Fred Fay, longtime disability advocate and co-founder of Justice for All, an online disability rights journal (www.jfanow.org), had this to say about the impact of the ADA over the last decade and a half:
"Perhaps the biggest change that has happened in the lives of people with disabilities is the change in self-image. A generation ago, people with disabilities grew up hearing from every corner that they were less human, that they should be 'out of sight, out of mind', or even that they should be incarcerated in institutions. Well, if you grow up in that kind of a society, it's very hard to have a positive self-image, since most people live up to the expectations of those around them. If all you hear is negative attitudes and low expectations, these become a self-fulfilling prophecy. On the other hand, today young people with disabilities grow up hearing that they have rights and equal opportunity to become part of society. People with disabilities therefore now have a more positive self-image; this makes it easier to have high expectations for ourselves and to achieve a lot more."
The following quotes from others involved in the passage and celebration of this landmark civil rights legislation convey the mood of that day and the hopes for the future. Senator Orrin Hatch said, "Congress has sent a clear message across this country - individuals with disabilities, no less than other Americans, are entitled to an equal opportunity to participate in the American dream. That dream can now become a reality." Senator Ted Kennedy called the ADA "in a sense, an emancipation proclamation for the disabled. And America will be better, fairer, and a stronger nation because of it."
The Americans with Disabilities Act of 1990, Public Law 101-336, truly did have an extraordinarily broad base of support. For the first time in history people with all types of disabilities worked shoulder to shoulder with their families and friends to create an effective coalition to shape social reform. In the halls of government, the ADA was a model of bipartisanship, supported by a vote of 377 to 28 in the House of Representatives and 91 to 6 in the Senate. Congressional committees were equally united in their backing of the legislation. Such overwhelming approval of a measure could only occur with both Republican and Democratic support.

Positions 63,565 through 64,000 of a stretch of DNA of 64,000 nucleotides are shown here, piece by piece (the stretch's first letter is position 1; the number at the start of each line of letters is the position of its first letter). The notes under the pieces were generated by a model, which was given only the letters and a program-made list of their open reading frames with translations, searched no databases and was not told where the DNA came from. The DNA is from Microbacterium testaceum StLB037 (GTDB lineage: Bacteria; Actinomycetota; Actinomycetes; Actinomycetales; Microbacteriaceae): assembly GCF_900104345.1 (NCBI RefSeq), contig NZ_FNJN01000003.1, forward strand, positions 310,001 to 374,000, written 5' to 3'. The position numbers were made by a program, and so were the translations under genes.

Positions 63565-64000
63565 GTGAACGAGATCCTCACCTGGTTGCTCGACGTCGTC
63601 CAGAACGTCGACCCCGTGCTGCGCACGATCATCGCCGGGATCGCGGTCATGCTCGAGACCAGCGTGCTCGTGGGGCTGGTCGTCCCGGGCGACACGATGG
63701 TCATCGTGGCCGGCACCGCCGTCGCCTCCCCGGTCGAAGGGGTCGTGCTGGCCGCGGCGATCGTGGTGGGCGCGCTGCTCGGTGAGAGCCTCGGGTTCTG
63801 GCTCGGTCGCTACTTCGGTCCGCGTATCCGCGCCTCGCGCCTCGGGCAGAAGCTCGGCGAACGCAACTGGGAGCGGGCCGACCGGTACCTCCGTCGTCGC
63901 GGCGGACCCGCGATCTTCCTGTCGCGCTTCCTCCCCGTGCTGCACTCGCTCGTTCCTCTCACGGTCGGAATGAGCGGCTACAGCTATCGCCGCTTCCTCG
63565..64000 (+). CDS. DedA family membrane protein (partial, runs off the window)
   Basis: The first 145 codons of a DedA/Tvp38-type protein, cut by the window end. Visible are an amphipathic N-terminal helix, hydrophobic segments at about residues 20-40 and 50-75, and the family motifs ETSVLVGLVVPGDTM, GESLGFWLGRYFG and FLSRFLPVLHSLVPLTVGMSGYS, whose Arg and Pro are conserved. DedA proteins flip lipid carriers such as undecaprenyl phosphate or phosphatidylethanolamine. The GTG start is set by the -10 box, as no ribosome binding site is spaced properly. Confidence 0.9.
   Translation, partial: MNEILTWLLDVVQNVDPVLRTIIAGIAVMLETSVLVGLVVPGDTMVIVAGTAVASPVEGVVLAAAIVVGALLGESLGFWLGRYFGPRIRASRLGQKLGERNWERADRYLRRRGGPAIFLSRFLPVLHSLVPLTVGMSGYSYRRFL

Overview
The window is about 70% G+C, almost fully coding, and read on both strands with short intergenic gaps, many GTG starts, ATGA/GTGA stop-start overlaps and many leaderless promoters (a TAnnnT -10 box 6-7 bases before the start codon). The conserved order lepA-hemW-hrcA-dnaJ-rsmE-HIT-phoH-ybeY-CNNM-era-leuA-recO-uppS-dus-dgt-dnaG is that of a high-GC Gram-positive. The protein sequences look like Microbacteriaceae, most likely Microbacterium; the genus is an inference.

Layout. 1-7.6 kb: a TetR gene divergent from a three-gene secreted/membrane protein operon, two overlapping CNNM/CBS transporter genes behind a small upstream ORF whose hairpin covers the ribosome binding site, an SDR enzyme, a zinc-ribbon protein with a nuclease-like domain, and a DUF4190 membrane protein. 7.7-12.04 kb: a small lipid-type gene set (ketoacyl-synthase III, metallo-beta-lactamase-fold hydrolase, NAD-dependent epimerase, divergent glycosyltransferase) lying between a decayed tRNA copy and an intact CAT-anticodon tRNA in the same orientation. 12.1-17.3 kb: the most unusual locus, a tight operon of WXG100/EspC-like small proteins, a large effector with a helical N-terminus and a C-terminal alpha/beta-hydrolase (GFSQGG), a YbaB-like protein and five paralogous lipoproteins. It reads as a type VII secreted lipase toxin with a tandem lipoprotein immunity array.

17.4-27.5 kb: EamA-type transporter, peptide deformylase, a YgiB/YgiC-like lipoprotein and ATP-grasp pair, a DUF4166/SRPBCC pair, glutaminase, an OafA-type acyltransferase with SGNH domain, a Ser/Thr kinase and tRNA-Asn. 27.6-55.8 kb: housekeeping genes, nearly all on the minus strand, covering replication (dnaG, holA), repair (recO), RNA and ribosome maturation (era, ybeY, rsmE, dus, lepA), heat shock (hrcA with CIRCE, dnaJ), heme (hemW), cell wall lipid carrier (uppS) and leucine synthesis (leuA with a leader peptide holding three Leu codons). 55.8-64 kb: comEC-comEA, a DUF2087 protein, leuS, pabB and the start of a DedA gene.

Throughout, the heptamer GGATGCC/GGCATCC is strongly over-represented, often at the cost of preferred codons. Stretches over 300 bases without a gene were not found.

Justice Department Announces Resolution Of Lawsuit With Regal Entertainment Group
WASHINGTON, D.C. - June 8, 2005 The Justice Department announced the resolution of a lawsuit with Regal Entertainment Group filed under the Americans with Disabilities Act (ADA). The lawsuit challenged the construction of stadium-style movie theaters that fail to provide persons who use wheelchairs seating and line of sight comparable to that of the general public. Regal is the largest movie theater chain in the country with 3,500 screens.
"Opening everyday activities like a night at a movie theater to persons with disabilities is a core goal of the Americans with Disabilities Act," said R. Alexander Acosta, Assistant Attorney General for the Civil Rights Division. "Today's agreement is another step toward making the ADA's promise a reality for thousands of Americans. We are pleased that Regal has worked with us to resolve this litigation and to provide necessary accommodations for its customers with disabilities."
"One of the vital missions of the Justice Department is the enforcement of our nation's civil rights laws. By requiring that patrons who use wheelchairs have equal access to seats with comparable views to those available to other theater patrons, the Americans with Disabilities Act ensures that people with disabilities can attend and enjoy performances like anyone else," said Michael J. Sullivan, U.S. Attorney for the District of Massachusetts. "We are pleased that Regal has decided to join in this proposed consent order and to provide the accommodations necessary for its patrons with disabilities."
As a result of the consent agreement, Regal's current and future stadium-style theaters will provide improved lines of sight for persons who use wheelchairs. Under the decree, all future construction of Regal theaters will be designed in accordance with design requirements that place wheelchair seating near the middle of the auditorium. Regal also agreed to make changes to nearly 1000 existing stadium-style theaters by moving wheelchair seating further back from the screen. At the remaining theaters, Regal will ensure that any wheelchair seating be relocated as far back from the screen as possible without major reconstruction.